I finally could stand it no more. I plucked up the courage and asked a local why there was mammary-mania in Paris. Without a moment's hesitation, he gave me a saucy wink, and said, "Ah, but then this is gay Paree, ees it not? How do you think we got zo gay?"


Although his answer was capricious, it caused me to ponder Paris's Pectoral Passion. I looked carefully around me, from that point on, and do you know what I noticed? The only people staring at the nips were the tourists. The French barely seemed to notice, even the school-aged French. Perhaps they have become so accustomed to seeing boobs that they are desensitized; or, perhaps they see nothing wrong with exposing a lovely part of the female anatomy. Perhaps they have moved beyond shame and into acceptance and glorification. Hmm. Perhaps that is why their queens were painted topless.


I wonder why we are so hung up on covering our boobs in the United States? My mind starts to wander. Do most French women wear bras or does this liberation of the boob create anti-bra sentiments? Although there were a lot of lingerie shops in Paris, the windows were filled mostly with underwear. Does France have a lower percentage of sex crimes than America (I was unable to ferret this information on on the web)? I felt a lot safer riding the subway in Paris than I ever did riding the subway in Washington, D.C. or San Francisco.

My opinion shifts a tit...err...bit. Perhaps this boob thing isn't so bad? Then I imagine a few of our leader's ladies topless. A shiver runs through me. Can you see Barbara Bush posing for an official portrait, biting her famous pearls between her teeth while her breasts hang freely (and I do mean hang)? Or how about Hillary Clinton topless (does she even have boobs)? Prodigously frightening thoughts.

I finalize my opinion after I walk into a cafe in the Marais District and the breast-feeding Metro-riding Mom comes up to take my order. Ordering a coffee from this woman was not a comfortable encounter. "One cup...of coffee, please. Hold the milk...err...cream."

Remarkable Women



Perhaps I am biased, but I think women are the most remarkable creatures on the planet. We have been queens and slaves, mothers and warriors. If every woman in the world was gathered together in a Venti sized Starbucks, seated in comfortable chairs, and instructed to hold a gab session, I am sure we would discover that no two were completely alike. The life of each woman would be singularly interesting. From Eve frolicking and tempting in the Garden of Eden to Eleanor Roosevelt spouting words of incredible wisdom, famous women have lead fascinating lives and kept shocking secrets. Here are some shocking facts about some of the world's most remarkable women.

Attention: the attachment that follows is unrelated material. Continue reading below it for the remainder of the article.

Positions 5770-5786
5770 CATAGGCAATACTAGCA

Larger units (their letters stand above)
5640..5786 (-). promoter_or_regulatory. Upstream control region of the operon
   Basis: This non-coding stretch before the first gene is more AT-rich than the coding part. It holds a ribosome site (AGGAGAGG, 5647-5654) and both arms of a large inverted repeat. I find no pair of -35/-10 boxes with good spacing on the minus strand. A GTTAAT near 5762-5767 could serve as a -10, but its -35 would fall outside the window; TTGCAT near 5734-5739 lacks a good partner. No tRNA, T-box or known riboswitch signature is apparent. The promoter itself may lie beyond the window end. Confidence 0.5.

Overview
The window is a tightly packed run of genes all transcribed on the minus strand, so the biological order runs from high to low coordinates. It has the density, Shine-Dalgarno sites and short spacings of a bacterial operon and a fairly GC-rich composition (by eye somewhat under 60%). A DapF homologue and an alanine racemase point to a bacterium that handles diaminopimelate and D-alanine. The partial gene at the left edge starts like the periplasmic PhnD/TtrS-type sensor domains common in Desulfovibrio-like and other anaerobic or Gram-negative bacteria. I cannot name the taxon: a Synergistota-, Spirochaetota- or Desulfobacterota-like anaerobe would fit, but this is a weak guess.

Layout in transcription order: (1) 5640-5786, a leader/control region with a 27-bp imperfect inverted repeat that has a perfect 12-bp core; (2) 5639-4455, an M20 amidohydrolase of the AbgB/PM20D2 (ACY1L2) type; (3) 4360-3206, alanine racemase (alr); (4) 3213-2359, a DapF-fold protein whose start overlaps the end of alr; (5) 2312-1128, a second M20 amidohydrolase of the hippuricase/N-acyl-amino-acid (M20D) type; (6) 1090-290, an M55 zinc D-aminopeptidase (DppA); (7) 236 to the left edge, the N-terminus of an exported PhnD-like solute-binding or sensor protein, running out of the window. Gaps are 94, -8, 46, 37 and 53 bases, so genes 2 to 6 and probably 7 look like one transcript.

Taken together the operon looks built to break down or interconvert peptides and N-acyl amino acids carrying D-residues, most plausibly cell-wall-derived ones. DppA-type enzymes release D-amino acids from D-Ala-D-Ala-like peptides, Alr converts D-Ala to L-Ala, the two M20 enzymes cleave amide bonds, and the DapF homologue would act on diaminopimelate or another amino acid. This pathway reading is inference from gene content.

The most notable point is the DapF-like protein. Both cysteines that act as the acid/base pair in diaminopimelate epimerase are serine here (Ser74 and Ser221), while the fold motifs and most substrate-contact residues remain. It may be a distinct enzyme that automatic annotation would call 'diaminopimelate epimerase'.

The Virgin Queen

Most people know Elizabeth I inherited her father's flame-red hair and his fiery temper, but they are usually surprised to learn her explosive nature once prompted her to stab a fork in the hand of a waiting lady who displeased her. Elizabeth frequently slapped the face of the person who made her vexed, severely punished companions who fell out of her favor, and had her cousin, Mary, Queen of Scots, executed. Her temper, it seemed, could reach intense proportions. (To read more about Elizabeth's famous but tragic mother, Anne Boleyn, please click here.) Elizabeth was called the Virgin Queen. Many people mistakenly believe this was because she was chaste or celibate when, in fact, it was because she was violently opposed to marriage and remained single.


A Grand Entrance And Exit

Cleopatra, the glamorous and powerful Egyptian queen, has long been known for her beauty and love affairs. Her loveliness ensnared two of the most influential men of the ancient world, Julius Caesar and Marc Anthony. To meet Julius Caesar, she had herself wrapped in a carpet and delivered to his palace. For her first meeting with Marc Anthony she arrived on a golden barge surrounded by flute and harp playing musicians. The lady knew how to make a grand entrance! She also knew how to retain her power. To keep her siblings from usurping her throne, Cleopatra had two of her brothers murdered and executed her sister. For all her angling and wrangling, Cleo was not a popular gal. Romans and Egyptians hated her, wrote terrible gossip about her. Later, when her lover, Marc Anthony, killed himself, Cleopatra followed suit. She had a nice meal and took a long bath, primped and preened, and then allowed herself to be bitten by a snake.